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directed by Hakan Ünal

The short’s acute commencement, the barely perceptible, yet high-pitched shriek, makes way for an elegant, soothing blues piece. The paradoxical juxtaposition that marks the beginning of ORANGE anticipates the emotional turmoil and conflict that follow presently. The Turkish short film from director Hakan Ünal scrutinizes the traditional married couple and takes things to an extreme.

Family drama and conflict are at the center of Turkish short ORANGE. Gizem, a woman in around her 30s, is married to an alcoholic gambling addict that is unsatisfied with her not being able to conceive. Her taking her friend’s place in the blues bar she was performing leads up to dramatic events that the couple won’t seem able to overcome. The highs and lows of the story unfold rhythmically and gradually reveal pieces of family drama that affect this couple. Sexual abuse, lies and emotional turmoil lie beneath the appearance of a possibly happily married couple.

The troubling nature of the events that make up the storyline are rendered even more distressing by the cinematography. The black and white image, deprived of almost all contrast or tones, promotes a disturbing neutrality. However, the choice of angles and perspective (blurry pictures, the recurrent focus on shadows, high-angle shots), though less neutral, contribute to an ascending troubling atmosphere.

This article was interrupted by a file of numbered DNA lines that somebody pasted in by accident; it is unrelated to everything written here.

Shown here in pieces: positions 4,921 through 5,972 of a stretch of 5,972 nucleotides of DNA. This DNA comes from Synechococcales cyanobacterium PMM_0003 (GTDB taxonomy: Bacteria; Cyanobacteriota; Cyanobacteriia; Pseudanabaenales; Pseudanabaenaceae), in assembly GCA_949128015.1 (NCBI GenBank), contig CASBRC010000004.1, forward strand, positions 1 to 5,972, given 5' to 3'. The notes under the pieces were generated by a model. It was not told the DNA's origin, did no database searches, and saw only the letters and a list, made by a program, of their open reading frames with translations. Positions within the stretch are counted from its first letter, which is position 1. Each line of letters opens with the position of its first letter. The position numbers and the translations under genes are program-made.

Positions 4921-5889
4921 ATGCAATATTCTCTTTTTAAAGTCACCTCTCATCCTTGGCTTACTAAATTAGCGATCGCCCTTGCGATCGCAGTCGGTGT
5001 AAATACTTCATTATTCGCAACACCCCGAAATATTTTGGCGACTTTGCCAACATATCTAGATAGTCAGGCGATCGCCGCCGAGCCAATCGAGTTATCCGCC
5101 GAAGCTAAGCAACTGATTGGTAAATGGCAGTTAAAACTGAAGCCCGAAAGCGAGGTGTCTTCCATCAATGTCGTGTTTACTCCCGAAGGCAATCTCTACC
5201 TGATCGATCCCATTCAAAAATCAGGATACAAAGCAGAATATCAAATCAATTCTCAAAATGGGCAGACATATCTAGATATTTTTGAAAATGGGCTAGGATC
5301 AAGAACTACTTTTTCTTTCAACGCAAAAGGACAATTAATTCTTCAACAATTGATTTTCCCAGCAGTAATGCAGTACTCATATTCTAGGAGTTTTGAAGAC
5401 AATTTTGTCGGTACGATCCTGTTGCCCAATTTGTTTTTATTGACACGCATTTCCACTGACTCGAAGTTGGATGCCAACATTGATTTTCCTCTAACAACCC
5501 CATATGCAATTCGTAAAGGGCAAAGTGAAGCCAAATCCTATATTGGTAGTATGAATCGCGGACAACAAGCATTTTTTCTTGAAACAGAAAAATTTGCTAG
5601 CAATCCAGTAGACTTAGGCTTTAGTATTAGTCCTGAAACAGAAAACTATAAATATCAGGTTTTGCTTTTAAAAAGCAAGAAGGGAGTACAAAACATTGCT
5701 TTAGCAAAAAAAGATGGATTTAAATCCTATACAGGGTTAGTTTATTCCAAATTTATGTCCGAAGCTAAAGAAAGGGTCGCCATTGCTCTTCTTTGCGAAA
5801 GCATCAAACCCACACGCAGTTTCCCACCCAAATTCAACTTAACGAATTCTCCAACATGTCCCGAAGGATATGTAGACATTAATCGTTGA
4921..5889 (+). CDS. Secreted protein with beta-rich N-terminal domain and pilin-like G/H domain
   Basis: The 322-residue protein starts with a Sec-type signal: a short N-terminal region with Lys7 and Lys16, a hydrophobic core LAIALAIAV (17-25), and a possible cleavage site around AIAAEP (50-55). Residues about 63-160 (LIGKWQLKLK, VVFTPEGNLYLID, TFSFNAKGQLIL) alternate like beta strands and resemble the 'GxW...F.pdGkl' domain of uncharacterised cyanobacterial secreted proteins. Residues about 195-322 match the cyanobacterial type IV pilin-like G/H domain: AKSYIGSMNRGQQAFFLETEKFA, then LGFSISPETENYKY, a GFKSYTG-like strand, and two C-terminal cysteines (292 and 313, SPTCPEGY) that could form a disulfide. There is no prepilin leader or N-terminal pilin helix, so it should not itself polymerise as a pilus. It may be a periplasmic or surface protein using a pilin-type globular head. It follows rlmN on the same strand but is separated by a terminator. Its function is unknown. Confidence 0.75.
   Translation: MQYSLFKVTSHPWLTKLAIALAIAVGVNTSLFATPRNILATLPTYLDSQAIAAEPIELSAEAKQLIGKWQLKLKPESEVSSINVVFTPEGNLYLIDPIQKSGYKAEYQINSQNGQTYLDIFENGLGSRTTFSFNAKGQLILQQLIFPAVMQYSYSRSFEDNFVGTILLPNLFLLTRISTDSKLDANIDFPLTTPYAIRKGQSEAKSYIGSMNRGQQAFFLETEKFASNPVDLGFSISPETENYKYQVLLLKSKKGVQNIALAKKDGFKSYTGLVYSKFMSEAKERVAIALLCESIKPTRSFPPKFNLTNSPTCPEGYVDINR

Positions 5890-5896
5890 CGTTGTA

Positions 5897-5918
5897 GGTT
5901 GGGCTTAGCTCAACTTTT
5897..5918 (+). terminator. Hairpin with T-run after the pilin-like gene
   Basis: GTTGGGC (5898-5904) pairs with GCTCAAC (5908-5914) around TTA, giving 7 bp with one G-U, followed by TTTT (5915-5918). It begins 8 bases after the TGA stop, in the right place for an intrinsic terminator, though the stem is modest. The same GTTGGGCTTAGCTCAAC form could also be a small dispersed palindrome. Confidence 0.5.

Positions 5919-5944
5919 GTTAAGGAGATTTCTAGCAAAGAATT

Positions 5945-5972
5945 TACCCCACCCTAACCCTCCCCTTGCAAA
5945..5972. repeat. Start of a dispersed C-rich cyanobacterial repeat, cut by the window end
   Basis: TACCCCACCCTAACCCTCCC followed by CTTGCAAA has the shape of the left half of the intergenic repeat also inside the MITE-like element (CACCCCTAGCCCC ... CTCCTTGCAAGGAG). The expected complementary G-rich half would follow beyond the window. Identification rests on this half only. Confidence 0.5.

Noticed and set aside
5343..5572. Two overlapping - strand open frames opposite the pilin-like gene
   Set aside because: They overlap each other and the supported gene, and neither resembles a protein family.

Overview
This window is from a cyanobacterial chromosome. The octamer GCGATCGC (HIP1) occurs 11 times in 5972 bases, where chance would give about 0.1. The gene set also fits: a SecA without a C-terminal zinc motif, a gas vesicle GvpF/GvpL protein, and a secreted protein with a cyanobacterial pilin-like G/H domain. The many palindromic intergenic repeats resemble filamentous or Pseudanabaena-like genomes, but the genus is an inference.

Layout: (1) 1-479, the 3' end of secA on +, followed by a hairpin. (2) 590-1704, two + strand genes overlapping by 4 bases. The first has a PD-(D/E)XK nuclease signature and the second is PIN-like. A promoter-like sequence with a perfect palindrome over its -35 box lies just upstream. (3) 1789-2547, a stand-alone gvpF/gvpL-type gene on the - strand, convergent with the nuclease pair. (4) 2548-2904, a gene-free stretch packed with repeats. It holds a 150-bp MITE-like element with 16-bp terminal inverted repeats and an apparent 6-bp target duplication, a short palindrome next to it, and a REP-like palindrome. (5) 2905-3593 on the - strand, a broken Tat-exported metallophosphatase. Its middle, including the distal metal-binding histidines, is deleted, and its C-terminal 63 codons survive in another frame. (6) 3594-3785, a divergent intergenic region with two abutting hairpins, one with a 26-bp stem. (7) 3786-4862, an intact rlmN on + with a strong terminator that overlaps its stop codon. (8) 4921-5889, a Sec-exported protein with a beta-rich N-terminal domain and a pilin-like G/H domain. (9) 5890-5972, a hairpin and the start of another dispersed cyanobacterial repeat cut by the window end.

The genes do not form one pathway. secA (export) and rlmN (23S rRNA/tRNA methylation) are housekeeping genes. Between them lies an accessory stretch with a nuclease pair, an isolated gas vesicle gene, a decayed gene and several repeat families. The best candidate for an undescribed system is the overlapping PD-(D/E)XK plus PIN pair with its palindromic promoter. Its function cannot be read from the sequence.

As successful as it is in promoting an undoubtedly distressing tone, ORANGE would have benefited from improvements in certain areas. Though the plot unfolds quite smoothly, the succession of events can seem hectic and rushed at times. Another weakness could be the insufficient focus on character development. Together with the average acting, this makes for a lack of character credibility.

Despite all this, the director succeeded in creating a short that’s both distressing and reliable. Although some situations may have been taken to an extreme, the director’s choice is coherent with what - little - we know about the characters. In the end, if the actions is what defines the partners, then their moral and psychological portrait seem to be that of distressed individuals in disagreement with themselves.

ORANGE’s main asset is, despite all weaknesses, the director’s success in recreating a family portrait that is both reliable and frightening. Hakan Ünal’s courage to tackle psychological conflicts and to scratch below the surface encourage us to look forward to his next works.

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